Guns and butter budget

“Capt. Pat doesn’t work here anymore.”  Clerk to the legislature Victoria Fabella.

Here, I apologize to one of my favorite legislative clerks (right after the late Randy Roth), but leads like the above don’t fall into a columnist’s lap every Tuesday afternoon. Besides, it fits the occasion.

At the odd and inconvenient hour of 4:30 p.m., acting county executive Johanna Contreras began her 16-minute presentation of the proposed 2023 county budget.  During the milling around period that always precedes and follows such events, I noticed that the three flags behind the podium were out of order. The county flag was on the left (as the audience faced it), the American flag in the middle and the state flag on the right. United States Flag protocol requires that the American flag to always be on the left, preceding any other.  On flagpoles, the American flag is always highest.

As a veteran and a self-described flag-waving SOB, I notice such things. I approached the legislative clerk who has jurisdiction over such ceremonial events in legislative chambers, or so I thought.

“The flags are out of order,” I said to Fabella, who was sitting in the third row of seats designated for legislators and county department heads.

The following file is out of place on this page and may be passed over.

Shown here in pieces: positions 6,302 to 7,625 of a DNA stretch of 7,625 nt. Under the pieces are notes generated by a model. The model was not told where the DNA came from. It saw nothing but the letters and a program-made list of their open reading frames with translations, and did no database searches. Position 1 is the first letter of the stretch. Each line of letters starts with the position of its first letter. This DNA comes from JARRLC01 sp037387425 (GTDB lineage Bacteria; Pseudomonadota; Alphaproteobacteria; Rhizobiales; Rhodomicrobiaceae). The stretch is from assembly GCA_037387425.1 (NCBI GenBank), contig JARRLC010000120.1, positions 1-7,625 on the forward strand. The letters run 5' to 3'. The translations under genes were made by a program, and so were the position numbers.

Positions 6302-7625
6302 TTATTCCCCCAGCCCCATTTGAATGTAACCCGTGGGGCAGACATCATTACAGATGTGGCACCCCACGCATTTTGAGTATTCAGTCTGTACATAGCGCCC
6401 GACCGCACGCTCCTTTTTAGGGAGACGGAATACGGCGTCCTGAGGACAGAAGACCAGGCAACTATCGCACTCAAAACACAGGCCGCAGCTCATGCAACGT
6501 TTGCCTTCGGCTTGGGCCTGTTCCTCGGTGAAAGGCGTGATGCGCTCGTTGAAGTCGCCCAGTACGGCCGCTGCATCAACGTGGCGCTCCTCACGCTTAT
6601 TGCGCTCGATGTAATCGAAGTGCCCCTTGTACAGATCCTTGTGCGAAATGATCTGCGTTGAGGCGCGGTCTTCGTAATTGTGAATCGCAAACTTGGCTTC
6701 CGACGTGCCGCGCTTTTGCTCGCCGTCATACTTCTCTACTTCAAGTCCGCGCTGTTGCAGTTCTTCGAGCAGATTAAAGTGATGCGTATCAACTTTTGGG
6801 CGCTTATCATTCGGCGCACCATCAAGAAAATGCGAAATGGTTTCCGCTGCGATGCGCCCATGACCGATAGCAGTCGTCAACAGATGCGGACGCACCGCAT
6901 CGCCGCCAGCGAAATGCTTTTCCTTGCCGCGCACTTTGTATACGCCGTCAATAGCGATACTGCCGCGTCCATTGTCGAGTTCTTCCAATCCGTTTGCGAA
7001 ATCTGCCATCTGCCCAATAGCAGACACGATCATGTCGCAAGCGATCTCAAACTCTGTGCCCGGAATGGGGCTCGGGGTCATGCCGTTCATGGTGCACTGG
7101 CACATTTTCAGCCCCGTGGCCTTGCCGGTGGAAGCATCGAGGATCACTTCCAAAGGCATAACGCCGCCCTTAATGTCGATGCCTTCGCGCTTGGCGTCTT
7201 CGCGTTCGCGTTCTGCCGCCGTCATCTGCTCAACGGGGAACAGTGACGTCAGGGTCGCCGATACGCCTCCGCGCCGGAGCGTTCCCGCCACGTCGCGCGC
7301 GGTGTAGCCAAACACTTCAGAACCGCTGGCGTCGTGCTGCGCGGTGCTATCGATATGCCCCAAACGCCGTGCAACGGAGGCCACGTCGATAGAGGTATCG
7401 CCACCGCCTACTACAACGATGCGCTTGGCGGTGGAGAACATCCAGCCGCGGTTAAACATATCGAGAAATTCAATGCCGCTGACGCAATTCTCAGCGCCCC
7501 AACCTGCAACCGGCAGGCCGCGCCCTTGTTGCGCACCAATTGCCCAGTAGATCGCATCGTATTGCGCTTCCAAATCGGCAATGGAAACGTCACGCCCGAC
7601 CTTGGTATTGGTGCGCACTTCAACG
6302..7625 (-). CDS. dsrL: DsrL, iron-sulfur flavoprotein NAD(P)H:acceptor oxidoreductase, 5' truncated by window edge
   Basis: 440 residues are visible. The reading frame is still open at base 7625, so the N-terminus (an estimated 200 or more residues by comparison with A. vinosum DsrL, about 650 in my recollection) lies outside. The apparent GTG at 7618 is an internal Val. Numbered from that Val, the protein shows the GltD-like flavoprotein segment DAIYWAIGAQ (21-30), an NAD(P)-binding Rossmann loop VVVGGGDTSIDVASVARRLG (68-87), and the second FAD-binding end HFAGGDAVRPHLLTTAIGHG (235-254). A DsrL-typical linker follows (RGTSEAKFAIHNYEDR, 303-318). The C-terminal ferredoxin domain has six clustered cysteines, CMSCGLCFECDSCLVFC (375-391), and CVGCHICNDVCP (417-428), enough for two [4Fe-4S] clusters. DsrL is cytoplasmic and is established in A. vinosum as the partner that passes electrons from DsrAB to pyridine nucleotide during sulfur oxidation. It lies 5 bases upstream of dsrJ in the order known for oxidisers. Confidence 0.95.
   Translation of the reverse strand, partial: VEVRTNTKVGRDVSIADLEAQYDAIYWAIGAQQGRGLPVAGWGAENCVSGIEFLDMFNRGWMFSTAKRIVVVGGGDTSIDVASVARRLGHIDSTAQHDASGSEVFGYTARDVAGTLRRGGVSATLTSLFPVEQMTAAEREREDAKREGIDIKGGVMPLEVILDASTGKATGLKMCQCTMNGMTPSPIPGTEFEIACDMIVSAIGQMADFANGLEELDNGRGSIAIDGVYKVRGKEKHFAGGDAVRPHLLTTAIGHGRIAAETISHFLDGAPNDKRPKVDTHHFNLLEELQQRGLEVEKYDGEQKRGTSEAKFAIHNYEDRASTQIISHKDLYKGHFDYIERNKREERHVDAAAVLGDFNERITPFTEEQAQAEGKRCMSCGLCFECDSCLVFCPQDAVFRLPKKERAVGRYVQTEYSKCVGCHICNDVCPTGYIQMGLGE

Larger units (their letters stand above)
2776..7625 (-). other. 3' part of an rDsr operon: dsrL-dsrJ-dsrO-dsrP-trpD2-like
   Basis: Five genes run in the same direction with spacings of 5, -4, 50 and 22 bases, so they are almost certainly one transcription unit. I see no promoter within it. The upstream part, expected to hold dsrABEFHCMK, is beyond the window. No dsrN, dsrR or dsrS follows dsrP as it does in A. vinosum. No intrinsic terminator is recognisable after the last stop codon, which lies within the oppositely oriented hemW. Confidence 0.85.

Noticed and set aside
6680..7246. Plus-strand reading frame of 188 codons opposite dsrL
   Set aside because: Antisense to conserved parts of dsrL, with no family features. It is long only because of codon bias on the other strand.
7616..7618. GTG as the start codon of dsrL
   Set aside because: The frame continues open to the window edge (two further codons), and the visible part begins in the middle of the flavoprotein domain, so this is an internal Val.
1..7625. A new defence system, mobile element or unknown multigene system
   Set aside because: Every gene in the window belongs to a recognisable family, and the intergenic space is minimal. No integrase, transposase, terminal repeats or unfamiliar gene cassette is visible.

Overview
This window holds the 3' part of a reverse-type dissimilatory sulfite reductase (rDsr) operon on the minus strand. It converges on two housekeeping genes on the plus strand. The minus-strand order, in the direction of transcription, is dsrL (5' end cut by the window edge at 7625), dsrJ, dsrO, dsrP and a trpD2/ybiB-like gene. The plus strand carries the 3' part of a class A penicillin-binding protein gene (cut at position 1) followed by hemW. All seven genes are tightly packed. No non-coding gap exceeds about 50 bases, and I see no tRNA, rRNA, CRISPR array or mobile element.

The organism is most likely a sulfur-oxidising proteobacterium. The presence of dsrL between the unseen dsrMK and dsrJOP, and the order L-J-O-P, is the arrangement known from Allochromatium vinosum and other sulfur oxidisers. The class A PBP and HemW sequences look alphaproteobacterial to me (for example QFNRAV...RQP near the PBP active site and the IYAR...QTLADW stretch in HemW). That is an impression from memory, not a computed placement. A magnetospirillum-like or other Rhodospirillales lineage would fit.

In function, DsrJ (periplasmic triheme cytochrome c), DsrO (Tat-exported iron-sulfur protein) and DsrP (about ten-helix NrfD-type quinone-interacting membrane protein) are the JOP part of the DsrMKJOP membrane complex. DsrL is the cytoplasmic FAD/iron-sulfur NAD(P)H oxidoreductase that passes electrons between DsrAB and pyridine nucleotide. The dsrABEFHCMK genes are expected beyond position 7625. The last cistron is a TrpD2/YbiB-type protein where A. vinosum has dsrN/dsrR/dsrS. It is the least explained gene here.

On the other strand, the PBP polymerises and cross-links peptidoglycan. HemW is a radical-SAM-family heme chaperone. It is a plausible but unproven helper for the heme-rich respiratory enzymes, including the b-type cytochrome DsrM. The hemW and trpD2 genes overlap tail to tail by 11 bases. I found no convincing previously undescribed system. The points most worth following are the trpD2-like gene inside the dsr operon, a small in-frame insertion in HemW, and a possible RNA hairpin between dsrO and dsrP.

“Not our job. This was an executive operation,” she said with a glance toward executive offices to her left. Not much rattles the unflappable clerk.

“Capt. Pat wouldn’t have made that mistake,” I said, referring to former county executive and army officer Pat Ryan, who resigned after being elected to congress on Sept. 9.

“Capt. Pat doesn’t work here anymore,” she replied, with just a hint of what I perceived as a mischievous smile. Mona Lisa, move over.

Indeed. Gone and apparently almost forgotten after 33 months in office, Ryan’s name was barely mentioned, if at all, by Contreras, the woman he hired as a deputy executive in January and appointed his successor, nor in the press release the acting executive put out the next day.

Without casting aspersions, there is it seems a delicious irony here. Ryan, during his brief tenure, almost never mentioned Mike Hein, the man he succeeded. “My predecessor” was about as close as he got.

The erasure of Ryan from public consciousness took another turn. Contreras spoke to a “two-month” budget process ending in early October, which in actuality begins in May, six months after the legislature adopts the budget. The inference was that Ryan, out campaigning for congress in a special election he won in August, had little, if anything, to do with the 2023 budgets. Contreras, barely five months into the job when the budget process began, would have had minimal experience with the intricacies of a $278 million budget (as formally presented this week.).

“So, who put this budget together?”, I asked senior deputy executive Marc Rider before the acting exec took the podium. Always spare with words, he replied, “Lots of people. Call it a team effort.”